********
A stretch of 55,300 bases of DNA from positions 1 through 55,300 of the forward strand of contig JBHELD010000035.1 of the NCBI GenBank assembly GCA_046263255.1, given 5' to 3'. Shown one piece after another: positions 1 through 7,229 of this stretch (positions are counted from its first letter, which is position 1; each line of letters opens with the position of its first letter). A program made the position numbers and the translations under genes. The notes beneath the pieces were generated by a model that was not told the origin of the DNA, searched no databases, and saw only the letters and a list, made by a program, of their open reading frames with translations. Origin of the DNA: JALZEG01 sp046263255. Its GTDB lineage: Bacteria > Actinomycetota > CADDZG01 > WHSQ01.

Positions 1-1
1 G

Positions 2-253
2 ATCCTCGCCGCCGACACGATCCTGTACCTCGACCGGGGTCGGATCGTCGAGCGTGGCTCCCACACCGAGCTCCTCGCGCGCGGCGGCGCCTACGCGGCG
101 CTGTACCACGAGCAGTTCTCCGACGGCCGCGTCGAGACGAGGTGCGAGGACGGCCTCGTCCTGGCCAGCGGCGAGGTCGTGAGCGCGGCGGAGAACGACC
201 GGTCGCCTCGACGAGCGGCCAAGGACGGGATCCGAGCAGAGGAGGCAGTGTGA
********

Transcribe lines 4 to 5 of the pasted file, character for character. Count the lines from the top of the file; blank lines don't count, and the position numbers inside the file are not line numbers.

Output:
Positions 2-253
2 ATCCTCGCCGCCGACACGATCCTGTACCTCGACCGGGGTCGGATCGTCGAGCGTGGCTCCCACACCGAGCTCCTCGCGCGCGGCGGCGCCTACGCGGCG